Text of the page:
“We found robust evidence of the negative impact of neonicotinoids, in particular on grassland birds.”
Birds haven’t been doing well in the United States with their numbers having dropped by nearly a third in just half a century. On grasslands, meanwhile, their numbers have halved.
Some scientists say they now know one of the main reasons, which has been largely overlooked thus far: the use of neonicotinoids.
Neonicotinoids are nicotine-based chemical substances that are the primary ingredients in certain insecticides and their large-scale use is partly responsible for the alarming drops in the numbers of wild birds across various habitats in the U.S., according to a team of researchers at the University of Illinois.
Specifically, an increase in the use of neonicotinoid-based insecticides can directly be linked to significant reductions in bird biodiversity between 2008 and 2014, particularly for grassland and insectivorous birds, the scientists explain in a study.
It has long been known that neonicotinoids have a harmful effect on wild bees, honeybees, butterflies and other insects, but their impacts on birds have not been studied in depth until the latest study, which is the first such piece of research undertaken on a national scale in the U.S. and took seven years to complete.
The scientists behind the study used data from hundreds of bird species in four different categories: grassland birds, non-grassland birds, insectivores, and non-insectivores.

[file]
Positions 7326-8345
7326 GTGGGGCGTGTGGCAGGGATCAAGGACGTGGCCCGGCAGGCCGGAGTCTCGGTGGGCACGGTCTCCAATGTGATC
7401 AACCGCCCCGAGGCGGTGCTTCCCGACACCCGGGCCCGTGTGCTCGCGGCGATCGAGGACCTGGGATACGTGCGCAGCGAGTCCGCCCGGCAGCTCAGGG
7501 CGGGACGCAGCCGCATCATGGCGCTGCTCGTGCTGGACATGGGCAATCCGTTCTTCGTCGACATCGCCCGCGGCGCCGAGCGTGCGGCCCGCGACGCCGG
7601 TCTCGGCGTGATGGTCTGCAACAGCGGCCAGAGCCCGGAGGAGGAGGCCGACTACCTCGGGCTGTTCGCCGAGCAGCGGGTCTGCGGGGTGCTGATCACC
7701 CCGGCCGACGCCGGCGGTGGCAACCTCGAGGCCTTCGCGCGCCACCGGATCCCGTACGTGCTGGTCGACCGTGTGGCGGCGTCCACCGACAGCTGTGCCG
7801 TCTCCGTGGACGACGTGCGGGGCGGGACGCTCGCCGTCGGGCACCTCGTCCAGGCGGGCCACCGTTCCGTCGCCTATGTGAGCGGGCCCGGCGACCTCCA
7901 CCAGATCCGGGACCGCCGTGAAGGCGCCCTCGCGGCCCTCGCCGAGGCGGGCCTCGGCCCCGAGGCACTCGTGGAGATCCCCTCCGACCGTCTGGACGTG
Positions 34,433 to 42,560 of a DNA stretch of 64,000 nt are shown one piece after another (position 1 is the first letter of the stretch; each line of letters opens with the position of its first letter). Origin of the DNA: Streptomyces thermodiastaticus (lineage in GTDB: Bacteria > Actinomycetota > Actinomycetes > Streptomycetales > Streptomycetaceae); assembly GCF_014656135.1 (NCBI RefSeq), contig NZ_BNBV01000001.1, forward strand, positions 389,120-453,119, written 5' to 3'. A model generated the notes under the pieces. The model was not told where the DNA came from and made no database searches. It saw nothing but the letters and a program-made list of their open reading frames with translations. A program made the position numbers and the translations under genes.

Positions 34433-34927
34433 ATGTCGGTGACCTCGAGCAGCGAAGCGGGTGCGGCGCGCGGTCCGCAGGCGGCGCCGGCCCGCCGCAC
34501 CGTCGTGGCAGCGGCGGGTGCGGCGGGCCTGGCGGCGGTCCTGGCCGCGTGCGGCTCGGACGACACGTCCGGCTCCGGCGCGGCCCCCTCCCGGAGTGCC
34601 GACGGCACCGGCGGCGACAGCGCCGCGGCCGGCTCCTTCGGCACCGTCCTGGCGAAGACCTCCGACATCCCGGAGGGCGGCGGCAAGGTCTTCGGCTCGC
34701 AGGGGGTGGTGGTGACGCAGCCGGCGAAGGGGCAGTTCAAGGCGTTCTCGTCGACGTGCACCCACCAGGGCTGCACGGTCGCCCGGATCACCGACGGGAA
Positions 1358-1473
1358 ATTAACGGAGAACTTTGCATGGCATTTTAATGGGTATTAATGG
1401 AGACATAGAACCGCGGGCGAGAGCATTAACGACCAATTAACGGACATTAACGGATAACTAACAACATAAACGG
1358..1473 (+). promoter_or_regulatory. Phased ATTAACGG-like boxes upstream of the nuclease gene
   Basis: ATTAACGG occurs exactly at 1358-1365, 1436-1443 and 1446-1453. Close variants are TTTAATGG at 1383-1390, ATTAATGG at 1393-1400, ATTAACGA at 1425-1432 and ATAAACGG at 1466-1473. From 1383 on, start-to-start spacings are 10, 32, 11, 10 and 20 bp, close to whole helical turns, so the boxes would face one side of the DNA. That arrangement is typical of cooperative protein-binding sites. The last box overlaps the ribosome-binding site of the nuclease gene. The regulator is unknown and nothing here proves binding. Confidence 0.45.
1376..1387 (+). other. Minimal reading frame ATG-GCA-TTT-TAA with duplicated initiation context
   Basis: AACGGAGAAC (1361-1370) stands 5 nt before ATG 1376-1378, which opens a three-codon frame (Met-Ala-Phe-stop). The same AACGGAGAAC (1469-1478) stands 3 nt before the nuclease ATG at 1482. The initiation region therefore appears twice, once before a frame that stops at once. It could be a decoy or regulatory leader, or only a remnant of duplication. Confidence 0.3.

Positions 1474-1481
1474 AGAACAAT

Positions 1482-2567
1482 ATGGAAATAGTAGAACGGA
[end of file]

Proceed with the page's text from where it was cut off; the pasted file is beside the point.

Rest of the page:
“We found robust evidence of the negative impact of neonicotinoids, in particular on grassland birds, and to some extent on insectivore birds after controlling for the effects of changes in land use,” explains Madhu Khanna, a distinguished professor in agricultural and consumer economics at the university.
An increase of 100 kilograms in neonicotinoid usage per county, which accounted for a 12% increase on average, led to a measurable 2.2% decline in the populations of grassland birds and 1.6% in the populations of insectivorous birds. By comparison, if 100 kilograms of non-neonicotinoid pesticides was used in a comparable area, only a decrease of 0.05% was observed in grassland birds and only a decline of 0.03% in non-grassland birds, insectivorous birds, and non-insectivorous birds, the scientists say.
Worse: the harmful impacts of neonicotinoids build up over time so that 100 kilograms of neonicotinoid used in a county in 2008 reduced cumulative grassland-bird populations by 9.7% in the area within just six years by 2014.
The implication is clear: nicotine-based insecticides are a clear and present danger to wild birds.
Birds likely ingest the chemicals by feeding on crop seeds treated with them as well as by preying on contaminated insects. “Consumption of just a few seeds is enough to cause long-term damage to the birds’ reproduction and development,” the authors say.
Neonicotinoids are also more toxic to insects and persist longer in the environment, inflicting greater harm on ecosystems. The solution lies in phasing out their use in favor of less toxic alternatives, the experts note.